As we realized we were actually at the bottom of the sea, Jeremy got us off the bottom, turned our sub around, and began the slow ascent to the surface.

Over the last two million years, the polar ice caps have retreated and advanced many times, and with each advance the depth of the ocean has varied by hundreds of feet, and with no pollution to harm it for most of that time, the coral grew and grew. Coral only thrives near the surface, so the reefs down near the bottom are all fossils, but everything else is still quite alive and mostly sponges and crustaceans. We didn’t see all that many crustaceans, but we did see some fish swimming along the cliff face. They didn’t look as weird as I had hoped, but it was kind of strange to see them swimming vertically instead of horizontally. Then we saw one.

There are two kinds of crinoids: stalked sea lilies and free-swimming, stalkless feather stars. Down where were we were, the stalked kind pretty much had the area all to themselves. There one was in all it’s glory with its fronds hanging out, catching detritus from further up. I’d been waiting decades to see this. For a second I was a kid again, dreaming of the Paleozoic, which was what was sitting right in front of me. Jeremy pointed out a nondescript shell, which, he said was worth ten thousand dollars. It was a Monoplacophoran, which was known only from fossils and down around here. Prior to 1952, it was thought they had been extinct for 250 million years. I’d heard of these and wished they were more interesting looking.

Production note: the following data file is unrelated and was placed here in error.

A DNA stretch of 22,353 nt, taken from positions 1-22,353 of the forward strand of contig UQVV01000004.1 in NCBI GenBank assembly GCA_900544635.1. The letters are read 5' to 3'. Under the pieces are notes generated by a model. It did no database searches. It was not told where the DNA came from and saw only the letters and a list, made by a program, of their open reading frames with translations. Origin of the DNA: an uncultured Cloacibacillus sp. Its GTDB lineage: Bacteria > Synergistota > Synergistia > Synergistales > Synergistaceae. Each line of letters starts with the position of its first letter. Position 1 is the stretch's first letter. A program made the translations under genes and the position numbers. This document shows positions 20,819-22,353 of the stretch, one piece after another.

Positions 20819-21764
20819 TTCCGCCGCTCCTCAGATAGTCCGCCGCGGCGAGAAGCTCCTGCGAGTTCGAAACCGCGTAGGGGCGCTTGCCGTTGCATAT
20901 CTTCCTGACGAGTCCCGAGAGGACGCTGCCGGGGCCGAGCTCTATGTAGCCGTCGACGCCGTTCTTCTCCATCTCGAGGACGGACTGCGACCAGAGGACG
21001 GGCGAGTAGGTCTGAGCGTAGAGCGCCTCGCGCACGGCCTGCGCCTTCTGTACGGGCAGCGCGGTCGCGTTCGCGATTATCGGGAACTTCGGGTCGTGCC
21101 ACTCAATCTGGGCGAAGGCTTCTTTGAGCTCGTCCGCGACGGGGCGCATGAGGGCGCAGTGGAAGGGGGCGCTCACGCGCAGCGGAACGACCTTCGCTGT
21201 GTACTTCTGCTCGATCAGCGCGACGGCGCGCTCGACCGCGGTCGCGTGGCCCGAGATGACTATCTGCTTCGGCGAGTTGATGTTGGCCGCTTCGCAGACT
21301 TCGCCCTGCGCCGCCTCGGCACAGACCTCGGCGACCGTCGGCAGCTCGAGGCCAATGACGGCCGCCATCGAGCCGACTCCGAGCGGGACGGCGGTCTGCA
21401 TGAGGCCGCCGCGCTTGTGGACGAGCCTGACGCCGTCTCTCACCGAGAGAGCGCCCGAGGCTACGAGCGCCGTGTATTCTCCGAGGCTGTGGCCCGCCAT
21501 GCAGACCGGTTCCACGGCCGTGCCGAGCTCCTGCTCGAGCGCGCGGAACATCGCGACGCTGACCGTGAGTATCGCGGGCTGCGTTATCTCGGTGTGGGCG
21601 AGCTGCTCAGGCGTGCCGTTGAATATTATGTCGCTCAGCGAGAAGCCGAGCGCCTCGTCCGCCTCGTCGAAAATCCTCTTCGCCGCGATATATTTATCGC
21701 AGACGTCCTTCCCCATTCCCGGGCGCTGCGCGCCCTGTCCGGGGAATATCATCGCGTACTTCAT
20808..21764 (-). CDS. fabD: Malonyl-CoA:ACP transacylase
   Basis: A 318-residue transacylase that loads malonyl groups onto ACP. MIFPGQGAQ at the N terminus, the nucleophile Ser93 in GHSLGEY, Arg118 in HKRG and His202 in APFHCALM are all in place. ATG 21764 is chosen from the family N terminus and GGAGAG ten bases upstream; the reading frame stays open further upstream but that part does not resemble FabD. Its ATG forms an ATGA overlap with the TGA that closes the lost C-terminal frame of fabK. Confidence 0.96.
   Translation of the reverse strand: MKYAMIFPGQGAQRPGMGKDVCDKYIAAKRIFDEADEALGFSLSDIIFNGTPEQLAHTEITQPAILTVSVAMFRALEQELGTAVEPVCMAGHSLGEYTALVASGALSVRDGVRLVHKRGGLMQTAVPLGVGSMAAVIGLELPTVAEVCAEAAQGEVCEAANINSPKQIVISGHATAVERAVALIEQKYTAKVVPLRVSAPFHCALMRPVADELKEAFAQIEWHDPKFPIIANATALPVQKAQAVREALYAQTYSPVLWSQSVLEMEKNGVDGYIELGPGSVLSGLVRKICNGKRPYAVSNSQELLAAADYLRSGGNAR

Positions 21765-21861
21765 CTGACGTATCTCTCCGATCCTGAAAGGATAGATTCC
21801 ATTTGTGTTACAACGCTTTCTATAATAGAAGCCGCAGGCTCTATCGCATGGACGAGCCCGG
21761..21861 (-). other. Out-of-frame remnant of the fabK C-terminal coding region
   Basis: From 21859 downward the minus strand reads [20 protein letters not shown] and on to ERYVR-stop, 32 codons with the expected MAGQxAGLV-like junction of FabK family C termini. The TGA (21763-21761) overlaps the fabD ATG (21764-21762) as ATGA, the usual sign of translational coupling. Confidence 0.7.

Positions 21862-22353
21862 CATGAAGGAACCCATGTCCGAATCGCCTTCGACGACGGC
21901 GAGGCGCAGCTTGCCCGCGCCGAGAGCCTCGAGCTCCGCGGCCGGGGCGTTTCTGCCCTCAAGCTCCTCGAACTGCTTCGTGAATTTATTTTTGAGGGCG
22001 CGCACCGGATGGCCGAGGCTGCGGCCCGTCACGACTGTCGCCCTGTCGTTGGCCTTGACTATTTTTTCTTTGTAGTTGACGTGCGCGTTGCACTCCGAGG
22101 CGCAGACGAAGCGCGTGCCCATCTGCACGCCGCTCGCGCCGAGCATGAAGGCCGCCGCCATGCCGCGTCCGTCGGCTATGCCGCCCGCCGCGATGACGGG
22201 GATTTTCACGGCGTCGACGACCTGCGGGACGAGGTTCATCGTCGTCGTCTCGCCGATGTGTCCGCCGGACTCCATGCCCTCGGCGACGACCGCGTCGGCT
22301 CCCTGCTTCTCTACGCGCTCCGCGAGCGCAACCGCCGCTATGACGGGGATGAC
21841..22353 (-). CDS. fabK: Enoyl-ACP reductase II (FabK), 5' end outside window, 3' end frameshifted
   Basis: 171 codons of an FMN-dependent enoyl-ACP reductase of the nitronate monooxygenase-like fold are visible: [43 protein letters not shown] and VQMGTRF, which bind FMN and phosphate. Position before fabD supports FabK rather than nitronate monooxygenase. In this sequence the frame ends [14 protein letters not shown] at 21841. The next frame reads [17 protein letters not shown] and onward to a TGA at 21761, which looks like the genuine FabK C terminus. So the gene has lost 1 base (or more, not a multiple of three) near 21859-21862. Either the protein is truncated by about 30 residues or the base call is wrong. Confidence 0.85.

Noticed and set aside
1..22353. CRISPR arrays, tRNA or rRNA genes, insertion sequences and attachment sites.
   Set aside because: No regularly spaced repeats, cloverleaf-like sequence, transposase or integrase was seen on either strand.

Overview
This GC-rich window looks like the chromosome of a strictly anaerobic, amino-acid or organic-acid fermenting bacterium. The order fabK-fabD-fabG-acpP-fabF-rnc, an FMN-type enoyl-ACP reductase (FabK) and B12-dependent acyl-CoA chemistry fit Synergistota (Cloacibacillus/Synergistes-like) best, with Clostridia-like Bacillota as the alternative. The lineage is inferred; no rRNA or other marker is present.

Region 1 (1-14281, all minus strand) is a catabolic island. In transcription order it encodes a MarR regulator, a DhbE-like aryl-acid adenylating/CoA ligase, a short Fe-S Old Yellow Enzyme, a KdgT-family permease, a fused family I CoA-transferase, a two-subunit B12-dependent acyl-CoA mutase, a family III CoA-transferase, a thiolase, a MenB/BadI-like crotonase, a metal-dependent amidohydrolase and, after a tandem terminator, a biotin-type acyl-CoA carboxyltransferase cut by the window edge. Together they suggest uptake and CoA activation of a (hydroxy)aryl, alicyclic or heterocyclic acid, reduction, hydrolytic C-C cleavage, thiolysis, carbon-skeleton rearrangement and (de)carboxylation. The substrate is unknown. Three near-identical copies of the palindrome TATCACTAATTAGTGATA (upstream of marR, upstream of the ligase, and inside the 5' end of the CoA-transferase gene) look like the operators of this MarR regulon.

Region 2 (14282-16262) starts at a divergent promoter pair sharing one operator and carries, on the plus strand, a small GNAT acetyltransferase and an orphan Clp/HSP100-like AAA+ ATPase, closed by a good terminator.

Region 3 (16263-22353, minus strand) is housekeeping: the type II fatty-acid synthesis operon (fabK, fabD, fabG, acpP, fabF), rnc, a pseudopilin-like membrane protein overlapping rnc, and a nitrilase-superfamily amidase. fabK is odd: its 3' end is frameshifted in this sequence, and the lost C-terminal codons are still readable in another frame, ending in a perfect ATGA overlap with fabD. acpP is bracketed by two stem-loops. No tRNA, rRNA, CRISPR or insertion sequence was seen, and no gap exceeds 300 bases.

The thing about Jeremy’s submarine was that it had a huge front window. The view of the cliff face was really easy to look out of. Life became more common as we ascended, and I got to see more sea lilies and Coral-like Sea Fans. There was a feather star sitting on a sea fan, which would have made a nice photograph, and all sorts of weird sponges and tunicates, which are vertebrates who think they’re sponges. Then at about four hundred feet we saw a lionfish.

Lionfish are an invasive species that got into the Caribbean area when either hurricane Andrew or Katrina freed some from an aquarium breeding company in Florida or Louisiana. They are currently everywhere between the Carolinas and Venezuela and are THE ecological problem of the region, which is saying something.

All too soon it was over. Had that women not gotten claustrophobia, we would have had an extra hour, but I had seen what I came to see. It would be enough.